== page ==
capital or migration, terrorist attacks or unjustified wars, the Internet or the ecological disasters of the ‘affluent society’, precarious works of this period were intrinsically embedded in their contemporary context. The chapters in the second part of this book seek to shed light on this relationship, by focusing specifically on the borderline practices of Orozco, Creed, Hirschhorn and Alÿs. In the next chapter, the political resonances of the terms ‘precarious’ and ‘precarity’ will be addressed directly. This chapter will take as its starting point the 1990s return

in Almost nothing
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Staging art and Chineseness

Chinese Communist Party via the People’s Liberation Army literally took aim at the Tiananmen Square protesters who were seeking the same sort of freedom of expression as Lu. But the curator’s statement at the time was in defense of criticism by Westerners who thought China’s avant-garde artists had sold out to the politics of capitalism: ‘All of these critics should know, however, that sales, capital and profit have been chasing the tail of the Venice Biennale since its first installment. Except for the “storm” of anti-capitalist sentiment and protest that swept through

in Staging art and Chineseness
From Burke’s Philosophical Enquiry to British Romantic art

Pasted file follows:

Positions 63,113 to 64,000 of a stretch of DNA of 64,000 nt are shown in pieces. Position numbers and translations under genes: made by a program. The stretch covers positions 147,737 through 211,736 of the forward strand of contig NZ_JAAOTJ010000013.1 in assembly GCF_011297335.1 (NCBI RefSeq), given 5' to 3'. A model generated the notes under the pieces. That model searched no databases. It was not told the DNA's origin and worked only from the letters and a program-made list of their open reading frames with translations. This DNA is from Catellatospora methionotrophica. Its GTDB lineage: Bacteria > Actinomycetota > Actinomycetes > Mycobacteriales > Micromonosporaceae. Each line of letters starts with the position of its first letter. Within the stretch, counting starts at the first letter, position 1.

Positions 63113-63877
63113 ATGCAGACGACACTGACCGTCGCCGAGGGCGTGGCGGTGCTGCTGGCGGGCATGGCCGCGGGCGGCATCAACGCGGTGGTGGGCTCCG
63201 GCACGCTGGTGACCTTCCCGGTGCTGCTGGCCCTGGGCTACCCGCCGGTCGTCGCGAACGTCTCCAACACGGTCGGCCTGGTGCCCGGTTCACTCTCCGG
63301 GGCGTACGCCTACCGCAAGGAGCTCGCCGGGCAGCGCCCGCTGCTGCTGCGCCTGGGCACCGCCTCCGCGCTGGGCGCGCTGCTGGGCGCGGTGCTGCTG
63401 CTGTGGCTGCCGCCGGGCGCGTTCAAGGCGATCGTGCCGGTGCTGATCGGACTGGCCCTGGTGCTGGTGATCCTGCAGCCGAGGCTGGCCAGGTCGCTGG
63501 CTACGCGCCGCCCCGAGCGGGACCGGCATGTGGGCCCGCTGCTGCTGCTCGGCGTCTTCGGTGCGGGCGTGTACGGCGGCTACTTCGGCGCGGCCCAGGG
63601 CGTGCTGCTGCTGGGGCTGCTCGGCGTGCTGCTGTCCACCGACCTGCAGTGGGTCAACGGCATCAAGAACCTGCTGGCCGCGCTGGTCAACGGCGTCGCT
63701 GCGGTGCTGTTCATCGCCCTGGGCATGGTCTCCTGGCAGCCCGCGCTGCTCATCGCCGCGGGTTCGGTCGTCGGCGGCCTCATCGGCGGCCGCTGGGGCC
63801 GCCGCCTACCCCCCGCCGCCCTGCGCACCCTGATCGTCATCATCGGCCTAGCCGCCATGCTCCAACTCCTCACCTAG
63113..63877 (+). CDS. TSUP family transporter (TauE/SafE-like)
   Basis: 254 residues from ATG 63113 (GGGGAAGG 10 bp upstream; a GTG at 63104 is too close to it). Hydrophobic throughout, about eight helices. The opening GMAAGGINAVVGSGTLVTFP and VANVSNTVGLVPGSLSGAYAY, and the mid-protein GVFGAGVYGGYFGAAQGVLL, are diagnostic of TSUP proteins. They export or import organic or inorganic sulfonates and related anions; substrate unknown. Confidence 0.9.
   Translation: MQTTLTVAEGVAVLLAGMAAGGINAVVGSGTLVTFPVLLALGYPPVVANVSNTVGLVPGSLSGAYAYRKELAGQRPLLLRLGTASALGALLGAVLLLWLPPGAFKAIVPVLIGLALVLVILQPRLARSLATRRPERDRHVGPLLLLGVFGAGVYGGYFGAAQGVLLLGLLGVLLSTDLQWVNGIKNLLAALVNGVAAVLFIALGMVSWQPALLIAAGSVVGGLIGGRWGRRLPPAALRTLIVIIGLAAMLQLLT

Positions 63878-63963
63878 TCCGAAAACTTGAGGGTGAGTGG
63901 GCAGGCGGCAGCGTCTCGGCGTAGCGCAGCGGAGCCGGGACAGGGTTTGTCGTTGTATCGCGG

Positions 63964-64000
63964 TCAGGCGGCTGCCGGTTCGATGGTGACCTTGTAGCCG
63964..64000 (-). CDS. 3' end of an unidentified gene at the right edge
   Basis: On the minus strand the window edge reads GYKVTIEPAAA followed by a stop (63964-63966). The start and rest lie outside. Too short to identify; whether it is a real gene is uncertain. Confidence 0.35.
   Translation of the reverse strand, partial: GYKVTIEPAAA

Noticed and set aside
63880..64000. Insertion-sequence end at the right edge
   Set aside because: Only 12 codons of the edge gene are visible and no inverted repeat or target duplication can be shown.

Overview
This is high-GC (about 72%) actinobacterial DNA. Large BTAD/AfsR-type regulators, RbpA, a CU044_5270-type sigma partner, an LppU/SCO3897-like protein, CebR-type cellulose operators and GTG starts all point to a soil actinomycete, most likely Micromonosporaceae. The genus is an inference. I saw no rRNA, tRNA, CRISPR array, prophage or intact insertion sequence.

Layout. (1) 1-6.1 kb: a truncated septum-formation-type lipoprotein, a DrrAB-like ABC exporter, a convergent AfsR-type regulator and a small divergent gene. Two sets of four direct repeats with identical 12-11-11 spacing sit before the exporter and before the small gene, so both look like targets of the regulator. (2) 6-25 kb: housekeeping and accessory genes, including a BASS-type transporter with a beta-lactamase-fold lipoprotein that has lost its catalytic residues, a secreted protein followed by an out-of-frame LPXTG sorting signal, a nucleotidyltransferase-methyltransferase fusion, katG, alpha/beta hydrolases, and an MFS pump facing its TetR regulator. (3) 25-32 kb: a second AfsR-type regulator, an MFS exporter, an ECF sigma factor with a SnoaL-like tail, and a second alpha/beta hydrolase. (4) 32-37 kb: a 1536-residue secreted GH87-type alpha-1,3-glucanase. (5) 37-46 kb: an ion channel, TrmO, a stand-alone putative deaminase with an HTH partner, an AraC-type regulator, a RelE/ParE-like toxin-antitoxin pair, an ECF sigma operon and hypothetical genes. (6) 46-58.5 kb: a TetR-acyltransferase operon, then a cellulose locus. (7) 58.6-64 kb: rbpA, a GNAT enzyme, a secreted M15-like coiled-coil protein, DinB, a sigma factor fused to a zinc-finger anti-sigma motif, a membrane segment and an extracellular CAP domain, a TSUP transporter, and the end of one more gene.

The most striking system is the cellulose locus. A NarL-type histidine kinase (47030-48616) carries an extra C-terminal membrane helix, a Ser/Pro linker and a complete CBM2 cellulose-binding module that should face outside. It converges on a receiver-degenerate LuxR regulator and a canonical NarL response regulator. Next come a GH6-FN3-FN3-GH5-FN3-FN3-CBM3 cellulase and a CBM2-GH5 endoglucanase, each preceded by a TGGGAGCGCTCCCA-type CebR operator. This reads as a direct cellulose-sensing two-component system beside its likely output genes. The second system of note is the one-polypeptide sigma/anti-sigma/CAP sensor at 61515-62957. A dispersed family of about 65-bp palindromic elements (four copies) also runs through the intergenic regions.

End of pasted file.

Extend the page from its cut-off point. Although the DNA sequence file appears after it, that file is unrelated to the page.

The challenge of the sublime argues that the unprecedented visual inventiveness of the Romantic period in Britain could be seen as a response to theories of the sublime, more specifically to Edmund Burke’s Philosophical Enquiry into the Origin of our Ideas of the Sublime and Beautiful (1757). While it is widely accepted that the Enquiry contributed to shaping the thematics of terror that became fashionable in British art from the 1770s, this book contends that its influence was of even greater consequence, paradoxically because of Burke’s conviction that the visual arts were incapable of conveying the sublime. His argument that the sublime was beyond the reach of painting, because of the mimetic nature of visual representation, directly or indirectly incited visual artists to explore not just new themes, but also new compositional strategies and even new or undeveloped pictorial and graphic media, such as the panorama, book illustrations and capricci. More significantly, it began to call into question mimetic representational models, causing artists to reflect about the presentation of the unpresentable and the inadequacy of their endeavours, and thus drawing attention to the process of artistic production itself, rather than the finished artwork. By revisiting the links between eighteenth-century aesthetic theory and visual practices, The challenge of the sublime establishes new interdisciplinary connections which address researchers in the fields of art history, cultural studies and aesthetics.

Profits or perks?

recreation grounds were ‘sold’ to the workforce and to the public might suggest that they were landscape versions of the Panopticon, where the workers were under surveillance, and where hidden impositions of power were ‘dressed up’ as social norms, rendering the workforce accepting of power and susceptible to its effects. But the power relations and structures between labour and capital and between men and women in the use and management of the gardens and recreation grounds are much more complex than Foucault’s theories would suggest because they do not explain how and

in The factory in a garden